Trump and Intelligence (2)

Until enough time has passed that the data can be declassified, we may not know the full extent of the damage that Trump did during his time in office through revelation of classified information and sabotage of the intelligence apparatus of the U.S. government. Everything about our intelligence operations is, for good reason, classified. My work in Vietnam was not completely declassified until 2016, over forty years after the end of the Vietnam war. So the details of Trump’s malfeasance may not be made public during our lifetimes.

I am most concerned right now about what Trump may do now that he is out of office. His fondness for Vladimir Putin and the Russians is well known. His desire for revenge against those who failed to reelect him is well documented. He is deeply in debt and owes large sums to foreign interests. Might he bargain with foreign governments offering information in return for favors? Would we even know that he had done so?

It seems intrinsically obvious to me that the less classified information Trump has, the better. Someday Americans will learn the full scope of damage Trump inflicted on our country. My children and my children’s children will likely know the whole truth.

Meanwhile, let’s not give any more precious secrets to Donald Trump.

2 thoughts on “Trump and Intelligence (2)”

  1. Hi Tom. Hope all is well with you. I read your blog every day and I am impressed with the variety of subjects you cover, especially those dealing with Vietnam. As you know, you were my mentor and the major protagonist in NSA offering me a job, which turned into a career. The year I spent in Saigon working for you was an unforgettable experience.
    Tom, my wife was reading a book dealing with a myriad of subjects when she came across portions of a chapter dealing with the My Lai atrocity and the cover up. The book is titled “The Man Who Shot The Man Who Shot Lincoln” by Graeme Donald , published in 2010 by Osprey Publishing. In the chapter called “There’s Something Wrong Here,” (Page 222) the author recounts the events leading up to the massacre and the ill-fated coverup that followed. It’s interesting to note that while MACV tried to quash reporting of what actually happened, I quote in part: “Nothing stops gossip and, with rumors spreading fast through the rank and file, within six months, Tom Glen (sic), a 21 year old in the 11th Light Infantry, wrote a letter to General Creighton Abrams, Westmoreland’s replacement. Stating that he deplored the general brutality of American troops to the civilian population in general, Glen also hinted at the horrors of My Lai without actually mentioning the village by name. Fearing this to be the first crack in the can of worms they dreaded being opened, the “investigation” of these allegations was put into the carefully selected and “safe” hands of a 31 year old major who could be trusted not to fumble the ball….this major was careful to conduct his so-called investigation without talking to Glen, and swiftly concluded the matter with a risible report that dismissed all Glen’s allegations. Using a distorted kind of “Catch 22″ logic, the report stated that Glen’s allegations of atrocious relationships between American troops and Vietnamese civilians, caused by the brutality of the former, must be false because, as everybody knows relationships between American troops and the Vietnamese were just peachy. As it turned out, Colin Powell, author of the report, was wasting his time because another, far more damaging letter was already in the post.”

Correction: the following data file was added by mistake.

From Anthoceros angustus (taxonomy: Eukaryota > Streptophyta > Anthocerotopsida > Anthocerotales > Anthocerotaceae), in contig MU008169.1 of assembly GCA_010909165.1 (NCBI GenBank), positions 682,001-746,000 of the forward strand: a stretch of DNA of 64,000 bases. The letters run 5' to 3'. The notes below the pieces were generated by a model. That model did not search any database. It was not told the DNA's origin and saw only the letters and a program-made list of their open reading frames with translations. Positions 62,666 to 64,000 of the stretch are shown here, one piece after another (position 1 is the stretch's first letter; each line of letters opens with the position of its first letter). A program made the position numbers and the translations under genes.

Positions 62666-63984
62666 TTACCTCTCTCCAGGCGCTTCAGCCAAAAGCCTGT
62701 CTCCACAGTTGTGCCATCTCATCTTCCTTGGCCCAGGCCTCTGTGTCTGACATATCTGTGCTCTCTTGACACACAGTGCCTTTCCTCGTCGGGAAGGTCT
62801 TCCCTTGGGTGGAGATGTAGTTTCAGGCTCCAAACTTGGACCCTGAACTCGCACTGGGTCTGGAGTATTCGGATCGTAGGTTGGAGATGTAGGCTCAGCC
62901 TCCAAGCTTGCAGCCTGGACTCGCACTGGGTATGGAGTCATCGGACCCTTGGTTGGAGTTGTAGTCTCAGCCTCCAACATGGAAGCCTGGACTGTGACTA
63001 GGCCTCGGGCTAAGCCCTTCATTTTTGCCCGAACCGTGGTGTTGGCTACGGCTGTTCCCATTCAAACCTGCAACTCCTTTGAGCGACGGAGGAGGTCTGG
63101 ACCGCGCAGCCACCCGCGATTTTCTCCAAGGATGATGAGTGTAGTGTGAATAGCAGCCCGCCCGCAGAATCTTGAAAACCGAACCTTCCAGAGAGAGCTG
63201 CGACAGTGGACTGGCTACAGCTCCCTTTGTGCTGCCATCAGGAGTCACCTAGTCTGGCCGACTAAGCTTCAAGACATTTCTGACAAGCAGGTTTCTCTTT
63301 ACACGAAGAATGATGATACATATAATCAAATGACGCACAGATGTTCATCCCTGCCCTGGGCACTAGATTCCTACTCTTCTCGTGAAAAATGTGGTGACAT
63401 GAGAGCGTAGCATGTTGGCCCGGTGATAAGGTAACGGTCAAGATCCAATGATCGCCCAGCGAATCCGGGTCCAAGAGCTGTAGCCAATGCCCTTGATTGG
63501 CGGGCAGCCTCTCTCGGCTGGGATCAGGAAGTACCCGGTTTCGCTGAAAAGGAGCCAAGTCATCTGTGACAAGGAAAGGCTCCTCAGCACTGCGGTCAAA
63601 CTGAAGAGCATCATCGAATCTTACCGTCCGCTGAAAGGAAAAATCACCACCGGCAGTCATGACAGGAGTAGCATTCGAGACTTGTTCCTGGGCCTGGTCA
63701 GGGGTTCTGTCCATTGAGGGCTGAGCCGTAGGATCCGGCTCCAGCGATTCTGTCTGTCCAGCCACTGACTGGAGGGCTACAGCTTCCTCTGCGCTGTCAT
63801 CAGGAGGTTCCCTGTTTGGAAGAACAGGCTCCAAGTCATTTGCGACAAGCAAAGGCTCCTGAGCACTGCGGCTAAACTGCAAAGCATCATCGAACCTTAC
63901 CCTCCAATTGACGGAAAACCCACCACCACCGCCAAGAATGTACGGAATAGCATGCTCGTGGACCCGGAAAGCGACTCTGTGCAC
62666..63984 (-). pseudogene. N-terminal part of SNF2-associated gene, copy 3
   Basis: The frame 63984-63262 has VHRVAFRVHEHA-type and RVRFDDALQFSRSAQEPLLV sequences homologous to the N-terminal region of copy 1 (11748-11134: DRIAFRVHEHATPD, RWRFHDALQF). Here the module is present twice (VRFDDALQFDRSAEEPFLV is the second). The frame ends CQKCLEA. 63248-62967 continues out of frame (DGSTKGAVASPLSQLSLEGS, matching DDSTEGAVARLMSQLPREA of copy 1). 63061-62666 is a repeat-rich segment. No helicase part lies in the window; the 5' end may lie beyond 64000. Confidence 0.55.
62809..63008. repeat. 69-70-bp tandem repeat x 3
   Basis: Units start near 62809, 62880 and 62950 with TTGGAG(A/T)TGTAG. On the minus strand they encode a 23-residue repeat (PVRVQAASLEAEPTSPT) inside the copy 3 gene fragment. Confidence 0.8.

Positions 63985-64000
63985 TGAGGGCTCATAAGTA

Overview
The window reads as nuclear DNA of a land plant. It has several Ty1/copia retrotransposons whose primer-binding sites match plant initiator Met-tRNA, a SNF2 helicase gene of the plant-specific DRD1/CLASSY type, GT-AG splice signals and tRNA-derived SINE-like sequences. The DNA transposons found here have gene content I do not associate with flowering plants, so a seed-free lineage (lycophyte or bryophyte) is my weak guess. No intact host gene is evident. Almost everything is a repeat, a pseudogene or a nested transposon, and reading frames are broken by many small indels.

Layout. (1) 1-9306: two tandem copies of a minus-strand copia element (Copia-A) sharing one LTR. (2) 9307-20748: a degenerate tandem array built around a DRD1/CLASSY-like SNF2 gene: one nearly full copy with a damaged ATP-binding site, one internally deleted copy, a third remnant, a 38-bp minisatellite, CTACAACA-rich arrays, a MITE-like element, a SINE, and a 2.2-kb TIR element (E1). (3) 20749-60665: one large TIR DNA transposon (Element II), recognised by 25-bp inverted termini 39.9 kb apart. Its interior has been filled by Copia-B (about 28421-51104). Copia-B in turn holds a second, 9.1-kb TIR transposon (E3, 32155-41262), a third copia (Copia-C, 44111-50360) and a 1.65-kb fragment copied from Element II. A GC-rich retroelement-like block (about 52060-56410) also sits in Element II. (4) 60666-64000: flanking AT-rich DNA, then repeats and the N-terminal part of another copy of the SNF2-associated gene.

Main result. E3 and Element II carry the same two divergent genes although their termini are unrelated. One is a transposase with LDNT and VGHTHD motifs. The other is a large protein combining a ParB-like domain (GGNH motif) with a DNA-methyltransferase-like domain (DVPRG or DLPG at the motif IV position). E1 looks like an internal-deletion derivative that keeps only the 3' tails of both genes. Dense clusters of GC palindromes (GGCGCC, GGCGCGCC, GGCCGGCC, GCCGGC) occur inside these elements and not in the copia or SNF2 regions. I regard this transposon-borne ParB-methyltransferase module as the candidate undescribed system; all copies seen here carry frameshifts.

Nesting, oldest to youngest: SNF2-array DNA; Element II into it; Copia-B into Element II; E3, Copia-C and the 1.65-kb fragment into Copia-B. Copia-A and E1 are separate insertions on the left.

Well how about that, Tom? What say you?
    Cheers, Ron


    1. Ron, thank you for the comment. I know so little about My Lai or the government’s reaction to it that I can’t comment. It’s certainly true that both MACV and the U.S. government as a whole were less than honest about what was going on in Vietnam. My favorite example is the very end, April 1975, when I warned over and over that the North Vietnamese were about to attack Saigon. Neither the ambassador nor the U.S. federal government believed me or prepared. That brought back bitter memories of the Tet Offensive which I foretold and wasn’t believed—because the possibility of a country-wide offensive flew in the face of U.S. propaganda that we were winning the war. In both cases, the official U.S. position was art odds with the truth.


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